If the processor 102 has a virtual address conversion mechanism, the clock speed control bits contained in the page table entry specified by the virtual address can be supplied to the decoder 902, but if the processor does not have a virtual address conversion mechanism, address comparison such as shown in FIG. 10 is necessary. In FIG. 10, the address of the code to be executed is supplied to the first inputs of three comparators 1002, 1004, and 1006 constituting an address comparator. The second input of the comparator 1002 receives the start address “Addr_H” and length “Length_H” indicating the address range of the high speed clock address area 808A from the range register 802 shown in FIG. 8. The second input of the comparator 1004 receives the start address “Addr_M” and length “Length_M” indicating the address range of the medium speed clock address area 808B from the range register 804. The second input of the comparator 1006 receives the start address “Addr_L” and length “Length_L” indicating the address range of the low speed clock address area 808C from the range register 806. If the execution address resides in one of these address ranges, the comparator corresponding to that address range activates a corresponding input of the clock control signal enable circuit 904. In the example shown in FIG. 10, the control bits are not stored in the registers 802 to 806. As noted above, however, if the role of each register is not fixed, the control bits indicating the clock speed are needed in which the control bits stored in a selected register are supplied to the clock control signal decoder 902 depending on the output from the comparators 1002 to 1006. While the decoder 902 is not shown in FIG. 10, it is required when the control bits are used.

The clock controller 212 receives the output from the clock control signal enable circuit 904 and supplies a corresponding variable clock signal, which may be constituted by a frequency divider 1102 as shown in FIG. 11. The frequency divider 1102 outputs an external base clock signal supplied from an oscillator (not shown) as a system clock as it is when the clock control signal enable circuit 904 outputs the H clock signal, or outputs the system clock divided by two when the M clock signal is received, or outputs the system clock divided by three when the L clock signal is received. Note that these frequency division ratios 1, ½ , and ⅓ are presented for the illustration purpose only, and other ratios may also be used.

FIG. 11 shows an example in which the clock speed is not changed (overridden) by a processor instruction. If an override instruction and an instruction for canceling the override are inserted in the source code as shown in FIG. 3(B), however, an additional circuit is required to support these instructions. An example of such circuit is shown in FIG. 12. The added circuit is an override signal selector 1202. This override signal selector 1202 has input terminals 1B, 2B, and 3B receiving clock signals for overriding, in addition to input terminals 1A, 2A, and 3A receiving the same clock signals as those shown in FIG. 11. When an override instruction is detected and an enable override signal is active, an override clock signal specified by the override instruction is output from an output terminal 1Y, 2Y, or 3Y to the frequency divider 1102 instead of the clock signals H, M, L.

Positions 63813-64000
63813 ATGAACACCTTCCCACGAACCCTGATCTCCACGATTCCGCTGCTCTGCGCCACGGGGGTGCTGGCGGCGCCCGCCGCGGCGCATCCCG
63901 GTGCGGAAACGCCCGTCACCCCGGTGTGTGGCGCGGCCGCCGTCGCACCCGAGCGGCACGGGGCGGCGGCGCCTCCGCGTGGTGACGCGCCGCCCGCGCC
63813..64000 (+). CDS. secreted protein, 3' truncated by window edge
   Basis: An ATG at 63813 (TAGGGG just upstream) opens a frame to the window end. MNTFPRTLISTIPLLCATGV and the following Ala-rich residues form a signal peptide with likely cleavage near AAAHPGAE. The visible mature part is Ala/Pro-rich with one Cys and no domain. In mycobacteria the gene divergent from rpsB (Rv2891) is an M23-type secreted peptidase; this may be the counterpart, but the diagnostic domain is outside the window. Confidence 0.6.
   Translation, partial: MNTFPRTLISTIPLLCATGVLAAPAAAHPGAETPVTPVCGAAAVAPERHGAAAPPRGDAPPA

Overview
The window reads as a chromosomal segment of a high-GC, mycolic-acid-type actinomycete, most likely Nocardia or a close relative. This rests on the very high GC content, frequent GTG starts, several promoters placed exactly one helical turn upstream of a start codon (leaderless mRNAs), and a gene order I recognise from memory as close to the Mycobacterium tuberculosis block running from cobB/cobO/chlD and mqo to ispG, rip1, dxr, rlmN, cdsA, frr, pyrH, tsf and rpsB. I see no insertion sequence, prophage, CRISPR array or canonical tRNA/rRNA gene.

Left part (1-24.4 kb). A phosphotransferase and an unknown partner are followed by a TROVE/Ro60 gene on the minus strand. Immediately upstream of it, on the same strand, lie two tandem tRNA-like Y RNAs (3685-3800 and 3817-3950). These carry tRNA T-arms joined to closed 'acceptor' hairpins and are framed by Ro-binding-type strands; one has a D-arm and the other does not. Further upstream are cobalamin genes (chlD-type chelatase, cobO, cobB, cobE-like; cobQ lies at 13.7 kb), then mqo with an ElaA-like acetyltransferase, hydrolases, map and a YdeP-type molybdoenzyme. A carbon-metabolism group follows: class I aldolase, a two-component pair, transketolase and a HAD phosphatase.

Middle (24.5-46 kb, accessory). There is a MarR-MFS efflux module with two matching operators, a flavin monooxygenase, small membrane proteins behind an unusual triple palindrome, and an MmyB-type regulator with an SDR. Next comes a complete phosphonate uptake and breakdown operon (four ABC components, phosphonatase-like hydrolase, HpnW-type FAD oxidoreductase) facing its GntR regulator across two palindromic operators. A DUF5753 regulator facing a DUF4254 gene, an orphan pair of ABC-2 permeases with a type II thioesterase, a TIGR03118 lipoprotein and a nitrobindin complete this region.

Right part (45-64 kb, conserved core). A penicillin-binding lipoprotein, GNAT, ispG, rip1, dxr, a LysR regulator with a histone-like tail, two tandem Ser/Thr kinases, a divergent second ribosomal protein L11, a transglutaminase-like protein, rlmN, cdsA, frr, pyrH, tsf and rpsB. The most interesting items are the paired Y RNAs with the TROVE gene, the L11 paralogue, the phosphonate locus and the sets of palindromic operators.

In the drawings and specifications there has been set forth a preferred embodiment of the invention and, although specific terms are used, the description thus given uses terminology in a generic and descriptive sense only and not for purposes of limitation.

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Referenced by
Citing PatentFiling datePublication dateApplicantTitle
US7373537 *Jun 28, 2005May 13, 2008Intel CorporationResponse to wake event while a system is in reduced power consumption state
US8050781 *Jun 29, 2007Nov 1, 2011Emulex Design & Manufacturing CorporationSystems and methods for ASIC power consumption reduction
US8171319Apr 16, 2009May 1, 2012International Business Machines CorporationManaging processor power-performance states
US8700926Jul 29, 2010Apr 15, 2014Qualcomm IncorporatedSystem and method of tuning a dynamic clock and voltage switching algorithm based on workload requests
US20090234468 *Mar 12, 2009Sep 17, 2009Kabushiki Kaisha ToshibaControl system, control device, and control method
Classifications
U.S. Classification713/322, 713/300
International ClassificationG06F1/08, G06F1/04
Cooperative ClassificationG06F1/08
European ClassificationG06F1/08
Legal Events
DateCodeEventDescription
Jan 4, 2011FPExpired due to failure to pay maintenance fee
Effective date: 20101114
Nov 14, 2010LAPSLapse for failure to pay maintenance fees
Jun 21, 2010REMIMaintenance fee reminder mailed
Sep 17, 2003ASAssignment
Owner name: INTERNATIONAL BUSINESS MACHINES CORPORATION, NEW Y
Free format text: ASSIGNMENT OF ASSIGNORS INTEREST;ASSIGNOR:ITOH, HIROSHI;REEL/FRAME:014714/0633
Effective date: 20030916